Date of Award:

1992

Document Type:

Thesis

Degree Name:

Master of Science (MS)

Department:

Nutrition, Dietetics, and Food Sciences

Department name when degree awarded

Nutrition and Food Sciences

Advisor/Chair:

Donald J. McMahon

Abstract

A processing procedure for the manufacture of directly acidified cottage cheese curd from 16% total solids ultrafiltered retentate was developed. The effects of preacidification of skim milk before ultrafiltration and heat treatment of retentate were investigated to improve the functional and sensory qualities of retentate curd.

Retentate directly acidified with phosphoric acid and glucono-delta-lactone to pH 4.7 formed a dense, rubbery curd that could not be handled well in a vat. A heat treatment of 71.1°C for 30 min applied to the retentate resulted in a curd with acceptable handling properties. However, this heat treatment caused the curd to shift in pH, become translucent in appearance, and have a pasty texture. Preacidification of the skim milk to pH 5.8 12 h prior to ultrafiltration, and a less severe heat treatment of 71.1°C for 6 min made a stable curd with good sensory quality.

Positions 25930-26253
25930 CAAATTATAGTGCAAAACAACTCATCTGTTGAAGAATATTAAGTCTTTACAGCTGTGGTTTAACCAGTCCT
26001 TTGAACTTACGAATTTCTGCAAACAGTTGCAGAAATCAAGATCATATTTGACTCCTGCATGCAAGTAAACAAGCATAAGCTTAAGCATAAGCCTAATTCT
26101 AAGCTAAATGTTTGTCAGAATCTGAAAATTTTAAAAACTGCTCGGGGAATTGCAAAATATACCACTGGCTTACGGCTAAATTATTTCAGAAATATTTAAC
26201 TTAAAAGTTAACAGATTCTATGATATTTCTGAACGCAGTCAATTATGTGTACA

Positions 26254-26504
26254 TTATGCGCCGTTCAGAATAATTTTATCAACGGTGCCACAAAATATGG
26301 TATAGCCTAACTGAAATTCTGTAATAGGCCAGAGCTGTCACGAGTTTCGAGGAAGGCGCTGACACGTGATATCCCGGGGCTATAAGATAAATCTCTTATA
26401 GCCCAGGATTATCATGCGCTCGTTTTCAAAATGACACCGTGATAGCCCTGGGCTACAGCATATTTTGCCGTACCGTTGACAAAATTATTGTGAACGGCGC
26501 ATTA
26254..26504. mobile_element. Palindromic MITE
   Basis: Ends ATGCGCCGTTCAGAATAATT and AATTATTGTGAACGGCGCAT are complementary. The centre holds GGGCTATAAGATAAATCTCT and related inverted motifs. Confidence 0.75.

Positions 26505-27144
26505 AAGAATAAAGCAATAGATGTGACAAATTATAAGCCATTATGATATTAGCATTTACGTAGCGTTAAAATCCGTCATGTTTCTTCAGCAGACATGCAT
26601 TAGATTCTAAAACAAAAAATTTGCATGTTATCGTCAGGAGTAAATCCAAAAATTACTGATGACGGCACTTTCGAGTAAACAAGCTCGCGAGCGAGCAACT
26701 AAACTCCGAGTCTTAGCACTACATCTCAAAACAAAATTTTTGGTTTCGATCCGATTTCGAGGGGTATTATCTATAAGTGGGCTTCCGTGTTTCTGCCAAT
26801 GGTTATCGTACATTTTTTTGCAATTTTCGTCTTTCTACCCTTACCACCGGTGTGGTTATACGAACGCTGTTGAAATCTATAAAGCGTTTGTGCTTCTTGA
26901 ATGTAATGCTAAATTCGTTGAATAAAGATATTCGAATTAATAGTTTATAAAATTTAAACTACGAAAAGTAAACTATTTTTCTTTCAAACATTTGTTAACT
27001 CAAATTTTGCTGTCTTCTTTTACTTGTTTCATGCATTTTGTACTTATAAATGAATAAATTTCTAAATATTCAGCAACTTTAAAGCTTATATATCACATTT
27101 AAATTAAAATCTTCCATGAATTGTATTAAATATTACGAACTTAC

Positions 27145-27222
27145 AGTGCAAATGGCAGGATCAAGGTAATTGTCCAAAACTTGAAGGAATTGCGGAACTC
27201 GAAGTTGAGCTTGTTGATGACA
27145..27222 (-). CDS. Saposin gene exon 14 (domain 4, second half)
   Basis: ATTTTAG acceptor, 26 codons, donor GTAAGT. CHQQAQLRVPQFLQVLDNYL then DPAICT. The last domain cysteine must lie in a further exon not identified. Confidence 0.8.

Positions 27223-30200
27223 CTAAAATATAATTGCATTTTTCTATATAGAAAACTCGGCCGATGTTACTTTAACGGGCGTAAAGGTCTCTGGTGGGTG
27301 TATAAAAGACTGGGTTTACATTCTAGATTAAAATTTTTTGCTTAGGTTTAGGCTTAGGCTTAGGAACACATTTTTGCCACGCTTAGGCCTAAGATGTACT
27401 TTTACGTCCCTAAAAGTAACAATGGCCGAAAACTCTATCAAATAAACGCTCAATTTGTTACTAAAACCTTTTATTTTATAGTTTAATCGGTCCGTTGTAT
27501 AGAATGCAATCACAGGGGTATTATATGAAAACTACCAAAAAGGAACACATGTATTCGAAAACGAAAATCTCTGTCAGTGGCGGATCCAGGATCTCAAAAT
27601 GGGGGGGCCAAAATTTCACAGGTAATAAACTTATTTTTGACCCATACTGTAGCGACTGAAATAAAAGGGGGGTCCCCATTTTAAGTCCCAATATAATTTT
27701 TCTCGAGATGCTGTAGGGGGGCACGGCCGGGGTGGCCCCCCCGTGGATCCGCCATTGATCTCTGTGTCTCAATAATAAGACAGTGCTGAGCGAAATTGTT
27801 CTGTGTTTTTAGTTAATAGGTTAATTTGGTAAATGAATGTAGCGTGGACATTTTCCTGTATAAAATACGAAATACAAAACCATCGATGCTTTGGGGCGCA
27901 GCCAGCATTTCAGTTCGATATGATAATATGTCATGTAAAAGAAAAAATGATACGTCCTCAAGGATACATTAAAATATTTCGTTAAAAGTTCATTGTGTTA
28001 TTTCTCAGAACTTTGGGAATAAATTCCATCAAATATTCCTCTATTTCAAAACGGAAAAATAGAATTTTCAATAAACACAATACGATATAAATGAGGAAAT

A 3 x 4 x 3 randomized split block design experiment was done to test the effects of preacidification and heat treatment on the properties of retentate curd. Skim milk was pasteurized at 62.8°C for 30 min and split into three lots which were unacidified, phosphoric acid added to pH 6.2, and phosphoric acid added to pH 5.85. The three lots of skim milk were ultrafiltered at 54.4°C to 16% total solids. Each lot was divided into four treatments which were unheated, heated to 71.1°C for 7 s, 76.7°C for 7 s, and 82.2°C for 7 s. Each vat was replicated three times. Cottage cheese pH, total solids, and six sensory attributes were measured. Finished cottage cheeses were evaluated by an expert panel of five judges. Total solids, protein content, and fines content of the whey were also measured. Preacidification treatment at pH 6.2 enhanced curd structure, which increased solids recovery, reduced fines, and improved curd appearance, firmness, and texture. Heat treatments caused softening of the curd and increased moisture content in the curd. Excessive heat treatment caused shattering, fines, and mealiness. The best curd from the experiment was produced from pH 6.2 retentate heat treated at 71.1°C for 7 s. Whey proteins decreased in wheys from retentates heat treated at 76.7°C for 7 sand 82.2°C for 7 s. The effects of heat treatment were more pronounced with increasing acidification.

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